1  United States Department of Agriculture. Economic Research Service. Retail data for beef, pork, poultry cuts, eggs, and dairy products. Retrieved on April 15, 2016 from /farmers-and-marketers/protein-comparison.

2   U.S. Department of Health and Human Services and U.S. Department of Agriculture. 2015 – 2020 Dietary Guidelines for Americans. 8th Edition. December 2015. Available at:

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American Egg Board Announces 2016 Executive Board Members, New CEO

Park Ridge, IL (March 14, 2016)  — The American Egg Board (AEB) has announced its 2016 leadership team, including its Executive Committee as well as a new President and CEO following its annual meeting. The announcement of the incoming leadership team coincides with AEB’s 40th anniversary, where decades of success through iconic Incredible Edible Egg™ marketing programs have helped to increase U.S. eggs sales and consumption. The annual meeting took place on March 11th.

Heading the incoming leadership team is Producer Chairman Blair Van Zetten, of Oskaloosa, IA, and Anne Alonzo, AEB President and CEO. Under their stewardship, AEB will continue to advance its core mission of increasing demand for eggs and egg products while moving the organization forward to support an evolving egg industry.

Joining Van Zetten on the Executive Committee are:

  • Vice Chairman: Jeff Hardin, Flatonia, TX
  • Recording Secretary: Tom Hertzfeld II, Grand Rapids, OH
  • Treasurer: Bob Krouse, Mentone, IN
  • Mark Oldenkamp, Woodburn, OR
  • Karyn Kreher, Clarence, NY
  • Immediate Past Chairman: Paul Sauder, Lititz, PA

A Look at the Future: AEB’s New President and CEO

New President and CEO Anne Alonzo is a recognized leader with significant experience in agriculture, food and sustainability. Dedicating much of her professional life to public service, Alonzo has served in key leadership positions at the U.S. Department of Commerce, U.S. Environmental Protection Agency, the U.S. Department of Agriculture and was the first environmental diplomat (Attaché) to the U.S. Embassy, Mexico City.

“I’m honored to help lead this organization into its next 40 years of success,” said Alonzo. “Along with the incoming Executive Committee, it’s a fresh start for AEB against a backdrop of new opportunities and new challenges impacting the industry. AEB has a wonderful opportunity to expand our reach with new partnerships and relationships while bringing education about the benefits of eggs to consumers, retailers, businesses, schools and communities.”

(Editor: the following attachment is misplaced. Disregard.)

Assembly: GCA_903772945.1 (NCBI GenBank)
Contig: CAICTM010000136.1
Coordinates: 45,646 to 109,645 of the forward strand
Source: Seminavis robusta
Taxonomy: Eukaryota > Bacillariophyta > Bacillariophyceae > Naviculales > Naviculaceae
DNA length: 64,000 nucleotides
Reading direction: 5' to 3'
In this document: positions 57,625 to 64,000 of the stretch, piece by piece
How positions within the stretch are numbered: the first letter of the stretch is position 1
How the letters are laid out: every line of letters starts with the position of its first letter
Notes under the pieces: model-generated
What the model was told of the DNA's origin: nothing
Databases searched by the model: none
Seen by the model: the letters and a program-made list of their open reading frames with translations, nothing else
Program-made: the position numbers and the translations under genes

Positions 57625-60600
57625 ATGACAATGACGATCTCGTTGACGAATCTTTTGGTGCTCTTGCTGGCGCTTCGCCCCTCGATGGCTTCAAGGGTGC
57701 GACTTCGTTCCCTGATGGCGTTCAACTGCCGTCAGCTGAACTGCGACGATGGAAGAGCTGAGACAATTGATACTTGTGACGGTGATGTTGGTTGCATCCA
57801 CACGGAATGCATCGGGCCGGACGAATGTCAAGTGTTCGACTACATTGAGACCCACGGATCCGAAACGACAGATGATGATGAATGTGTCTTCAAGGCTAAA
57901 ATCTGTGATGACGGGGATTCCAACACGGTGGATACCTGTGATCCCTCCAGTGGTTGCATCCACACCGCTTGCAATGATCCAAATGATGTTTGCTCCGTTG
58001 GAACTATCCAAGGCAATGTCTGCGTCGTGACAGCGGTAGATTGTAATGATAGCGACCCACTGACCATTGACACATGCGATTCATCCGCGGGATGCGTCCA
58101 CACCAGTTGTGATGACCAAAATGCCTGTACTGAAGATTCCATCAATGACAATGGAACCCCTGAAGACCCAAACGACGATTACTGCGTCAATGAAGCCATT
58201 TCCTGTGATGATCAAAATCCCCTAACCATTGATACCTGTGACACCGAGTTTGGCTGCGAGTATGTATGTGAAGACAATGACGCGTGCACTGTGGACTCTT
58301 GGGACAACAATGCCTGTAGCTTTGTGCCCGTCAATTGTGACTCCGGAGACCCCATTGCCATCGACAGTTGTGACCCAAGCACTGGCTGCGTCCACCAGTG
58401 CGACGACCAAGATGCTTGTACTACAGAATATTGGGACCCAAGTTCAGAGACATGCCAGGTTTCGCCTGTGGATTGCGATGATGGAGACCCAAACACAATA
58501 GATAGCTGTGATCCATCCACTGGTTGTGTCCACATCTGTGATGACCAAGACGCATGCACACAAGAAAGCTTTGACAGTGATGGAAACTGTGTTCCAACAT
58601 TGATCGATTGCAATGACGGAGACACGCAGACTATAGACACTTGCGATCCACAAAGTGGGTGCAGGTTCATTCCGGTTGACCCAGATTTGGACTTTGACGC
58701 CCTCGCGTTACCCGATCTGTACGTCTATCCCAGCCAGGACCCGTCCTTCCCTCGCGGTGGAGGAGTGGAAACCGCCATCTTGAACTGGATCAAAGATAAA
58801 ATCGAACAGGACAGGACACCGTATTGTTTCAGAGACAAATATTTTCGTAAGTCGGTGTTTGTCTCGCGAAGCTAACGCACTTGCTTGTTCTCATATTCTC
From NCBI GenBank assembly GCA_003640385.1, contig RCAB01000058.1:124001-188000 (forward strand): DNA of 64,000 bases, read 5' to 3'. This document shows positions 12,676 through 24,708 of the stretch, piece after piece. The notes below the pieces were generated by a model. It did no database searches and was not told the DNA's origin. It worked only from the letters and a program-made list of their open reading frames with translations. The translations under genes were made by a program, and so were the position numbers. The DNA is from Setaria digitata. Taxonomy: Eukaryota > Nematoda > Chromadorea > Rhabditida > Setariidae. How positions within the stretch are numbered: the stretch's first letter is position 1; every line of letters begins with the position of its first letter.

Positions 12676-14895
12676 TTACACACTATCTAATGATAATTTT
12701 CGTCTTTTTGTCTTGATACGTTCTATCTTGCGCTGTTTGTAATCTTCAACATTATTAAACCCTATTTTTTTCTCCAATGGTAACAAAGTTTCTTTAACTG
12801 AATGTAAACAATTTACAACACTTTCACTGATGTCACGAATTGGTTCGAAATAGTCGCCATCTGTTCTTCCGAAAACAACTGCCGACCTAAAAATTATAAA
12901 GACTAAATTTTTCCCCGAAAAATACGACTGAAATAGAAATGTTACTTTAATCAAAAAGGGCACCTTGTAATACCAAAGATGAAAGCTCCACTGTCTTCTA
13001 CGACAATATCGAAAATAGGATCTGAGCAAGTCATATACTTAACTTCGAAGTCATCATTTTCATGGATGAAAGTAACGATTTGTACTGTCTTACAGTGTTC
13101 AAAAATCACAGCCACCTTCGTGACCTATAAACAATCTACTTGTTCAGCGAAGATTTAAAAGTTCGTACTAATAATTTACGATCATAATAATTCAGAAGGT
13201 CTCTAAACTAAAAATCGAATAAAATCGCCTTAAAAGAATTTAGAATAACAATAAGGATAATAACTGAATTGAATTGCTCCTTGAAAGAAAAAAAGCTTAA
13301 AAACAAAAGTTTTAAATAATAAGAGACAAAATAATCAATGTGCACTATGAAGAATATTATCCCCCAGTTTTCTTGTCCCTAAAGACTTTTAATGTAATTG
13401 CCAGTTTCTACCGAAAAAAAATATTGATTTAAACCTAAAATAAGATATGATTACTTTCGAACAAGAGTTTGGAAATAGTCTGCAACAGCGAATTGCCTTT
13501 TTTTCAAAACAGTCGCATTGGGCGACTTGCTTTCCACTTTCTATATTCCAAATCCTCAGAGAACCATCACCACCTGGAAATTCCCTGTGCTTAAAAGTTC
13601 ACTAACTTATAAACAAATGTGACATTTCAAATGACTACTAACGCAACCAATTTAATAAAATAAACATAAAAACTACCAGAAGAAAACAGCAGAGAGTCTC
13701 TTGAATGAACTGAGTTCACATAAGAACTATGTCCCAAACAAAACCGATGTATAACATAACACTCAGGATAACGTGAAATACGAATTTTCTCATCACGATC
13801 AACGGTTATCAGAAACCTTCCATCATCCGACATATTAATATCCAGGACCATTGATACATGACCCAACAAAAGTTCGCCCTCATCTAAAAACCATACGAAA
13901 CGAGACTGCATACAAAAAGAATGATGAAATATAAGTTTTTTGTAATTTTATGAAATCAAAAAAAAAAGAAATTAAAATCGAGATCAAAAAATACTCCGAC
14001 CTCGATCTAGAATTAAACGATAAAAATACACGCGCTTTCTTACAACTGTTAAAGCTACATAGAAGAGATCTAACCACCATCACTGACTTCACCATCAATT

Alonzo has also held leadership positions at Kraft Foods where she was Vice President of Global Policy and Corporate Affairs, as the first female Chair of the World Cocoa Foundation and as a Senior Vice President at the National Foreign Trade Council.

A Chicago native, Alonzo holds an MBA from the University of Chicago and a JD from the Chicago Kent College of Law. She has received various awards and recognitions including for her leadership in the Latino community by "Latina Style" Magazine; "NBC Latino" and named to the "Hispanic Business" Magazine's Corporate 25 Elite Ranking.

For more information about the American Egg Board, egg recipes, nutrition and egg production, visit, and

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In celebration of National Egg Day on June 3, 2016, the American Egg Board (AEB) and McDonald’s are bringing attention to one of America’s most popular and iconic egg breakfast sandwiches – the Egg McMuffin. As part of a longstanding partnership, recently culminating in All-Day Breakfast offerings nationwide, AEB will help promote the Egg McMuffin in the media and through Incredible Egg and McDonald’s social media platforms.

“We are thrilled to partner with McDonald’s, one of the largest purchasers of eggs, on National Egg Day and bringing attention to the many benefits of the incredible edible egg,” said Anne L. Alonzo, President and CEO of AEB. “Egg farmers have enjoyed a long and mutually beneficial partnership with McDonald’s – one of the world's most influential restaurants."

“We are thrilled to partner with McDonald’s, one of the largest purchasers of eggs, on National Egg Day and bringing attention to the many benefits of the incredible edible egg,” said Anne L. Alonzo, President and CEO of AEB. “Egg farmers have enjoyed a long and mutually beneficial partnership with McDonald’s – one of the world's most influential restaurants."

Consumer demand for eggs remains strong in both the foodservice and retail channels. This is positive news for the egg industry, as wholesale egg prices have recently dropped primarily due to lost exports and hesitation by food manufacturers to re-embrace eggs after the Avian Influenza outbreak in 2015.